The long-term benefits
Added property value – On average, a Granny annexe could potentially add between 20 and 30% to your property value. It all depends on the size and type of construction it is, though. Self-contained living spaces that are self-sufficient and connected to power and water make the space more versatile, as they can be used for just about any purpose.
The versatility factor makes Granny annexes valuable considerations for potential buyers; particularly in a time when more families are looking for bigger living spaces, on-site workspaces and escapes from everyday life.
Gregory Smith, of priceyourjob.co.uk says, “Whatever the purpose of your annexe is in the short-term, it’s extremely important that, when you build it, you don’t cut too many corners that may affect its value in the bigger picture. Additional living or working space in any home comes at a premium. And ultimately, anything you invest in building your annexe will be recouped in the long-term, because if it’s done the right way, your property value will increase without fail.
“Consider creating a space that has multi-functionality and look around at what has worked for other homeowners who have embarked on similar projects. COVID has seen a massive rise in home renovations and add-ons. You needn’t look very far to see what works. Consulting experts will always help you make the most pragmatic decision”.
Annexes and stamp duty
In terms of tax, annexes are generally disregarded as “additional” or second homes, which mean an additional stamp duty surcharge. The annexe counts for the relief, but it does not count for the stamp duty surcharge – provided certain conditions are met.
The conditions are quite straightforward: The annexe must simply be on the same land or in the same building as the main structure and must be worth one third or less of the total purchase price.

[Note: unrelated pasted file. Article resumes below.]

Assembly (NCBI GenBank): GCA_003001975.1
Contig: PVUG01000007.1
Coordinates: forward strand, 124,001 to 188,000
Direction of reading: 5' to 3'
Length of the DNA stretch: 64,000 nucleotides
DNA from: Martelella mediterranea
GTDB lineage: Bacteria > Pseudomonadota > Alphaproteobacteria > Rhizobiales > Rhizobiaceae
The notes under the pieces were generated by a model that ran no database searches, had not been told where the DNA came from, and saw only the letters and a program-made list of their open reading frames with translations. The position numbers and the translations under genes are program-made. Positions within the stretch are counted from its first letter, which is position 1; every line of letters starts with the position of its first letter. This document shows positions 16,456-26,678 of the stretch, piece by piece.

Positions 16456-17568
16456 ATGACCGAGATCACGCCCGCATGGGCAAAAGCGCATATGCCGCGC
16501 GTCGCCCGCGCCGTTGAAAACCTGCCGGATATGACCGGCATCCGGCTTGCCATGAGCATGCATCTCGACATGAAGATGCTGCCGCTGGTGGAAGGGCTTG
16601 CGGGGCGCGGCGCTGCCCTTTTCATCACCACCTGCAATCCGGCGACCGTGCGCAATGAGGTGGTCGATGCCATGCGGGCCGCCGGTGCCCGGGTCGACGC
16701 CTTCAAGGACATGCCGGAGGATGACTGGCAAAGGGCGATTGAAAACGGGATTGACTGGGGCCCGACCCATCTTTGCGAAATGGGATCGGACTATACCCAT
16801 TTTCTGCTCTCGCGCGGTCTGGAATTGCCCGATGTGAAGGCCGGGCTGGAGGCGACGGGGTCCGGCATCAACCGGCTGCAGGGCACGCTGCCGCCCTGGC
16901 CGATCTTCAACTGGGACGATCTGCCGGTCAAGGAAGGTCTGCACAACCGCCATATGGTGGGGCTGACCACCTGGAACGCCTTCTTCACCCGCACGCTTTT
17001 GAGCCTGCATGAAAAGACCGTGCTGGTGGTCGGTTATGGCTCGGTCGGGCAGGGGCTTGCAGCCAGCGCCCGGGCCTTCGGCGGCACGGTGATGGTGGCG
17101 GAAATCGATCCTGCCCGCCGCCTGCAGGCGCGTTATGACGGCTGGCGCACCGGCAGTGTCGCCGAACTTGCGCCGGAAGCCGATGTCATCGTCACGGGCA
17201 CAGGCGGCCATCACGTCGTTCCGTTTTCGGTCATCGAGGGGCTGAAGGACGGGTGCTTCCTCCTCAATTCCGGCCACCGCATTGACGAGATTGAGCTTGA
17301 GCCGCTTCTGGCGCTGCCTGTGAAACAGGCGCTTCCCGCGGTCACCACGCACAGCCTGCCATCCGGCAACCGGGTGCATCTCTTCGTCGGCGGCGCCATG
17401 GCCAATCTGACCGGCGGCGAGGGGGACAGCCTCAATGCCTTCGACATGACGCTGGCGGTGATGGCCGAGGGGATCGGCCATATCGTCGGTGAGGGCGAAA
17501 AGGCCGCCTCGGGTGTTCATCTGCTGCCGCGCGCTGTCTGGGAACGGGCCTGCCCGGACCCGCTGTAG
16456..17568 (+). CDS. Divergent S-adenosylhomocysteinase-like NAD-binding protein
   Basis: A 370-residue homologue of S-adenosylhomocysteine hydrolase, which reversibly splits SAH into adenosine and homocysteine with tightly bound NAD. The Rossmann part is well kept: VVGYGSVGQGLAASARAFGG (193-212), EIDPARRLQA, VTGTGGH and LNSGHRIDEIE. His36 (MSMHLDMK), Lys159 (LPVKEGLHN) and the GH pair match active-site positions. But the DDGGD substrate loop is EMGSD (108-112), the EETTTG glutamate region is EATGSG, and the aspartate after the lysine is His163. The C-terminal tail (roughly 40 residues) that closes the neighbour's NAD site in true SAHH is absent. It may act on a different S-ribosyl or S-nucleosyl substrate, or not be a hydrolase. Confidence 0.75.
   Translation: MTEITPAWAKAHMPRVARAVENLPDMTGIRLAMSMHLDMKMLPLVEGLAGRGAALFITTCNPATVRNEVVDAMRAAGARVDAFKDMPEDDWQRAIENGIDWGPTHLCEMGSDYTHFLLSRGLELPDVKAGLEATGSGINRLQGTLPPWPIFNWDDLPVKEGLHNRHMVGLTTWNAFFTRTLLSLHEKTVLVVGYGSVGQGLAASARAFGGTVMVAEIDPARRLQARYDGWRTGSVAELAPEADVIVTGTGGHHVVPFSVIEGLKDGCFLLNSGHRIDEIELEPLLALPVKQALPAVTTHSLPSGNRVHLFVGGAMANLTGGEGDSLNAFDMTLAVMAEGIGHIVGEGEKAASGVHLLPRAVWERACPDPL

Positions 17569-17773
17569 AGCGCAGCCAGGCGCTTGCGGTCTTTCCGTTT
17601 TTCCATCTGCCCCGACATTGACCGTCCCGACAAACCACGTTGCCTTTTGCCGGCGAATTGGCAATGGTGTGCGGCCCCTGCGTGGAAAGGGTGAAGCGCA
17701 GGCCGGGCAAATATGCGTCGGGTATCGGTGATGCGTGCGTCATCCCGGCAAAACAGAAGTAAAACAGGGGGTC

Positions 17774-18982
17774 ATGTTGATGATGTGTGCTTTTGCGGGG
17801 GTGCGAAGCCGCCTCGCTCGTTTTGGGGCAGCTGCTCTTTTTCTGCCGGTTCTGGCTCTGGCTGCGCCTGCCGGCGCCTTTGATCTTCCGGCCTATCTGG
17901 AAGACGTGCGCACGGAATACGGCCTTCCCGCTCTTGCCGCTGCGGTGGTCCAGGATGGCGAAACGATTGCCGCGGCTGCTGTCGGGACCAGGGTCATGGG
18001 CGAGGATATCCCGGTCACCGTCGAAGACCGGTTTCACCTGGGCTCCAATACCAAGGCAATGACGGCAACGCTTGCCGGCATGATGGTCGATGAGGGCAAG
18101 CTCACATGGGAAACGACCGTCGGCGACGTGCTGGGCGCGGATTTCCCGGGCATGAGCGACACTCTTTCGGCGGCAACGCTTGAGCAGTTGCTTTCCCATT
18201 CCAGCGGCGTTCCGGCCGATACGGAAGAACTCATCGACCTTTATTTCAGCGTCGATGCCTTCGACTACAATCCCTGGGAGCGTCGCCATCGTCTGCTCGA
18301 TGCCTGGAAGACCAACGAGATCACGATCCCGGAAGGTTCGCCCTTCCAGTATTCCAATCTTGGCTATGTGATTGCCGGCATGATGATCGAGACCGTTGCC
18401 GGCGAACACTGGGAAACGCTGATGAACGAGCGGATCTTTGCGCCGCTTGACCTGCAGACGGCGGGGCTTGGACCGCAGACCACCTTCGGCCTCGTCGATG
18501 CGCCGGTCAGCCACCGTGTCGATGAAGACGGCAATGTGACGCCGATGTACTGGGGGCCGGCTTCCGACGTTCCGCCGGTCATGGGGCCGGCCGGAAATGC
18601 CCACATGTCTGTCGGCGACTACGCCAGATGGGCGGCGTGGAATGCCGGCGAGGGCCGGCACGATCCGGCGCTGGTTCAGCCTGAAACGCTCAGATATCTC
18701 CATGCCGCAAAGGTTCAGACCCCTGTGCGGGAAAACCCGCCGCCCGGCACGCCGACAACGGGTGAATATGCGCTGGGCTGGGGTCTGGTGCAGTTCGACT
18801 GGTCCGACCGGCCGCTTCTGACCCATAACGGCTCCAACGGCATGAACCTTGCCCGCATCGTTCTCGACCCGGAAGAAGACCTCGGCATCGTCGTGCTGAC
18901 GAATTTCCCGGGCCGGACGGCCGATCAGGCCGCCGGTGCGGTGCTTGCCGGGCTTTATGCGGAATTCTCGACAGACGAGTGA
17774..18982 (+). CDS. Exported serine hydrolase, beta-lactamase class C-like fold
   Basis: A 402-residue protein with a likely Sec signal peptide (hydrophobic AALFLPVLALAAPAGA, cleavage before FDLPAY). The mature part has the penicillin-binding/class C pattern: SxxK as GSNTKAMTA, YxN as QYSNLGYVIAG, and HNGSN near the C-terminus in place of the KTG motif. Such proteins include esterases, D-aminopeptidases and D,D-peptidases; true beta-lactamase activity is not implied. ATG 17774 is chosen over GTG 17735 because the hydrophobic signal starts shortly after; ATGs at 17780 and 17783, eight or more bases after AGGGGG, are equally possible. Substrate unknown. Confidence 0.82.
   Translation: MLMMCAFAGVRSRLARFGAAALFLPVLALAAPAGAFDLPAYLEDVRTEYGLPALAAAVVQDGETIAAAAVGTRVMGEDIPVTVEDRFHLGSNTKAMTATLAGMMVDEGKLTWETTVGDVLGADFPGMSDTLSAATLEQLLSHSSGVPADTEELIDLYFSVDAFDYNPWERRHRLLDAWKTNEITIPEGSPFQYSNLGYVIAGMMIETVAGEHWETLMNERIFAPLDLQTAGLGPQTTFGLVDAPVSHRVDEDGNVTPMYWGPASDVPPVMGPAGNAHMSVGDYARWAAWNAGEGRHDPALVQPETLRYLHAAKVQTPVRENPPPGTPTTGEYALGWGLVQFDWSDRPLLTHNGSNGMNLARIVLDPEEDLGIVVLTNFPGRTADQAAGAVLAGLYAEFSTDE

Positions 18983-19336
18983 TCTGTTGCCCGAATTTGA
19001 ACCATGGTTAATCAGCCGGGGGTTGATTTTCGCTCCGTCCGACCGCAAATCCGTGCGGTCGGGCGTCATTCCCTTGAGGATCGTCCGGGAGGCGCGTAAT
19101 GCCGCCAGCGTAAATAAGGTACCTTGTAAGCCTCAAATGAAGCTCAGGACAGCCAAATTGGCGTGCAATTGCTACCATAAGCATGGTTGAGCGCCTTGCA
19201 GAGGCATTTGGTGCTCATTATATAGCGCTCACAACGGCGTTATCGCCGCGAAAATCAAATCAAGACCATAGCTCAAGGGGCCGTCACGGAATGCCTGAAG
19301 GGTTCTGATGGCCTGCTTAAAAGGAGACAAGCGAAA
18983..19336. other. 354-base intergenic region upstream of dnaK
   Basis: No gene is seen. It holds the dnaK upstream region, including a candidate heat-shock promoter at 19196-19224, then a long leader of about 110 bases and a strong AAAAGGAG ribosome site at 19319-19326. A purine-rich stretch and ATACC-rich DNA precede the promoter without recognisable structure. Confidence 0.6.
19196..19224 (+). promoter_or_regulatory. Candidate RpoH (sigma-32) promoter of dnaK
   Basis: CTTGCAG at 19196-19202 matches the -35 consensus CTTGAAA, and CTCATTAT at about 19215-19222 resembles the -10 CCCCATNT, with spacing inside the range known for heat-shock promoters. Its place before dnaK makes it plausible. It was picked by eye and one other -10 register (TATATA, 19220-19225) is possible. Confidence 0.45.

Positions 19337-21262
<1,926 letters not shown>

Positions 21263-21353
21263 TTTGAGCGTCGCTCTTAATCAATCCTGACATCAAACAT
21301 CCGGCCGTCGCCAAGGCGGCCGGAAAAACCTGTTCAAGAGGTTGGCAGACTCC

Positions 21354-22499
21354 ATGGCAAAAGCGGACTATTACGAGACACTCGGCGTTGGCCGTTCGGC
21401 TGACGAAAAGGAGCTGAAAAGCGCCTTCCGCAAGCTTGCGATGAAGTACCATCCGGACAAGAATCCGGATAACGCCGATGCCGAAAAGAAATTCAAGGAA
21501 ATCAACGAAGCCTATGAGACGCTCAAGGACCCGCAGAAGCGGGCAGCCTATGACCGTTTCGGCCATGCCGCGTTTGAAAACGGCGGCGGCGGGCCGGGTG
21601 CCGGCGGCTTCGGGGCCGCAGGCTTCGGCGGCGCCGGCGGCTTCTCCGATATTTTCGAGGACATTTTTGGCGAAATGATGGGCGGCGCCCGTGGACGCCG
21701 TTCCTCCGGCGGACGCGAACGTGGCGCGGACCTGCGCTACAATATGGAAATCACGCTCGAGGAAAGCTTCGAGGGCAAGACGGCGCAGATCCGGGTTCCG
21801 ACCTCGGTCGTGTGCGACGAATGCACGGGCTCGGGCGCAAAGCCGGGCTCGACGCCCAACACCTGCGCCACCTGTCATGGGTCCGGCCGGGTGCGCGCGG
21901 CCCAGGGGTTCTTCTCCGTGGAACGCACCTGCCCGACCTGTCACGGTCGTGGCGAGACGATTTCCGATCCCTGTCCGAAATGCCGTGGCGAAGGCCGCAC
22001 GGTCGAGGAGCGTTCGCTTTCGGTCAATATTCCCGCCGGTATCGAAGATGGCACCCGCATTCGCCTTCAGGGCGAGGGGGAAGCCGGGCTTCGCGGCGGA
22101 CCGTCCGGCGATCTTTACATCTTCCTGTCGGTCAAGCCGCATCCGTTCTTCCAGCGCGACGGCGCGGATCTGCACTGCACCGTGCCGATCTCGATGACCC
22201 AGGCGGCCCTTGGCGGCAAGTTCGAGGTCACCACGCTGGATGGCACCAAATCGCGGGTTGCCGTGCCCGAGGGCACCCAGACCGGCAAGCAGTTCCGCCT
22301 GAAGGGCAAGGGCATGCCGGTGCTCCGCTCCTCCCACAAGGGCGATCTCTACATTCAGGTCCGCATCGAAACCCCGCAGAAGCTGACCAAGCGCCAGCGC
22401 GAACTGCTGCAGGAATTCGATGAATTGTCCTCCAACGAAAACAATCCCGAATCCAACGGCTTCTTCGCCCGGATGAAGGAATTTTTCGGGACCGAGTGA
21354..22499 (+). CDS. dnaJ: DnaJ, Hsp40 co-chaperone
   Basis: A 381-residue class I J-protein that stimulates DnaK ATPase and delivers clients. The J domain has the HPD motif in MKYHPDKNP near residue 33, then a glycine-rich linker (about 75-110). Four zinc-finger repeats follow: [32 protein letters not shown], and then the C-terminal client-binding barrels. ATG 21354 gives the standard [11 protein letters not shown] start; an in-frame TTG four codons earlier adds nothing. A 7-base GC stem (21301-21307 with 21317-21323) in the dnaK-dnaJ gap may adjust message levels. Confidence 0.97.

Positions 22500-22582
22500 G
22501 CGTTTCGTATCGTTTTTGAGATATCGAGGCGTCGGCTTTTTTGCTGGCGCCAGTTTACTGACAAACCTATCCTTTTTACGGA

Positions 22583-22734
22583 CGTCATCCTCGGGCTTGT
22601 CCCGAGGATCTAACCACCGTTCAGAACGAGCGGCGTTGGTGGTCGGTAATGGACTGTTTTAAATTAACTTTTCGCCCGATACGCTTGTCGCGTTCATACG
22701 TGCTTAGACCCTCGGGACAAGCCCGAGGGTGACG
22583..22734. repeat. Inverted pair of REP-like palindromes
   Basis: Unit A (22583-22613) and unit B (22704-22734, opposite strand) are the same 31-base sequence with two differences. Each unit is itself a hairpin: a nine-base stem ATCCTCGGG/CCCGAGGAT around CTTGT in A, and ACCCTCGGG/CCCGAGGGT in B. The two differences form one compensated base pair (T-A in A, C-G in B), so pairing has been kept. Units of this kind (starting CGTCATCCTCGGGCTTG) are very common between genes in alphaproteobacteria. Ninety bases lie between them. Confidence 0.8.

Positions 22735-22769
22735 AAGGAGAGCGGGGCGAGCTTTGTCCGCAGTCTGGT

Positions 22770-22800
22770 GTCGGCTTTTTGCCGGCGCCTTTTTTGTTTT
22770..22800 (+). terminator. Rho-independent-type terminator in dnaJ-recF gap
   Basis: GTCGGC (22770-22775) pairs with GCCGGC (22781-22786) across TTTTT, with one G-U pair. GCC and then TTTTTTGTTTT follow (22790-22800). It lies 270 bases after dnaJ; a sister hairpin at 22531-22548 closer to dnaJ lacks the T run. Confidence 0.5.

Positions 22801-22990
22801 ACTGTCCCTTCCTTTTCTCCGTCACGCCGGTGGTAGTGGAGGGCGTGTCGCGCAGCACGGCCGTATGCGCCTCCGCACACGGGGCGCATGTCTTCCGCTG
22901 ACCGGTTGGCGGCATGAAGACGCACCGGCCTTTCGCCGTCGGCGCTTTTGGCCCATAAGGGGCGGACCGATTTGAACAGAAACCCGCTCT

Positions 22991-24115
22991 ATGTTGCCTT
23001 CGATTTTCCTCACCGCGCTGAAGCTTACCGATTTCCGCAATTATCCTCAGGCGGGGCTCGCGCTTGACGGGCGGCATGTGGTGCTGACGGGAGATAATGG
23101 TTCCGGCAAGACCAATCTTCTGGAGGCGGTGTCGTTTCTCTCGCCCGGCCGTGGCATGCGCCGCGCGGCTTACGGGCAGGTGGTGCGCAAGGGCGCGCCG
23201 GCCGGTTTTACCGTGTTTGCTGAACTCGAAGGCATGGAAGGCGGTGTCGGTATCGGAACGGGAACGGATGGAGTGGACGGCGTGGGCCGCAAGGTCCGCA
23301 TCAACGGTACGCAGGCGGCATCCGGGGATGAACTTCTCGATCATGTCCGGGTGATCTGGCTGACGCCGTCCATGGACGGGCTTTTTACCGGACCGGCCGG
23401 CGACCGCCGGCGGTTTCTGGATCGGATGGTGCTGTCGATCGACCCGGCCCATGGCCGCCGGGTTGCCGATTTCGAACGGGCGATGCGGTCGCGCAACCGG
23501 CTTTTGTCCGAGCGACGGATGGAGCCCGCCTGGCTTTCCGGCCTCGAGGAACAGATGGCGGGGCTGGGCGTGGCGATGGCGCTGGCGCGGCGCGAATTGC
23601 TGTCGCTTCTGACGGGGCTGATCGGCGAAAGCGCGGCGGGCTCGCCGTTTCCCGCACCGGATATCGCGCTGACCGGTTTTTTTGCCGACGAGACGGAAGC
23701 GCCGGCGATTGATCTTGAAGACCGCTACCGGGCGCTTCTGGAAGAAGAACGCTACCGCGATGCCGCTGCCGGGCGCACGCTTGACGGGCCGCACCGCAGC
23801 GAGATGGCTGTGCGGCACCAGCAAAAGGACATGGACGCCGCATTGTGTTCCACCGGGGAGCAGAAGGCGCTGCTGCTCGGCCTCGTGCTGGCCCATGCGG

Always shop around
As COVID-19 continues to change mindsets and make more people turn to more home-based lifestyles, the annexe boom has turned out to be a natural conclusion across the UK. There is no right or wrong, “one size fits all” strategy when it comes to making any addition to your home. Staying informed is the best you can do for yourself in the interest of maintaining your optimum property value and getting the most out of the additional space you choose to build onto your home.
In closing, here are four of the most important considerations to take into account when building that all-important add-on.
- Finances – Always shop around to get the most value out of your investment.
- Space – Make sure that you plan the space with long-term potential in mind.
- Workmanship – Whether you do it yourself or find a qualified contractor, cutting corners never ends well. Spending more upfront is often the best course of action that will yield long-term value.
- Research – Don’t go in blind. Investigate what works for other homeowners and protect yourself in terms of regulatory requirements.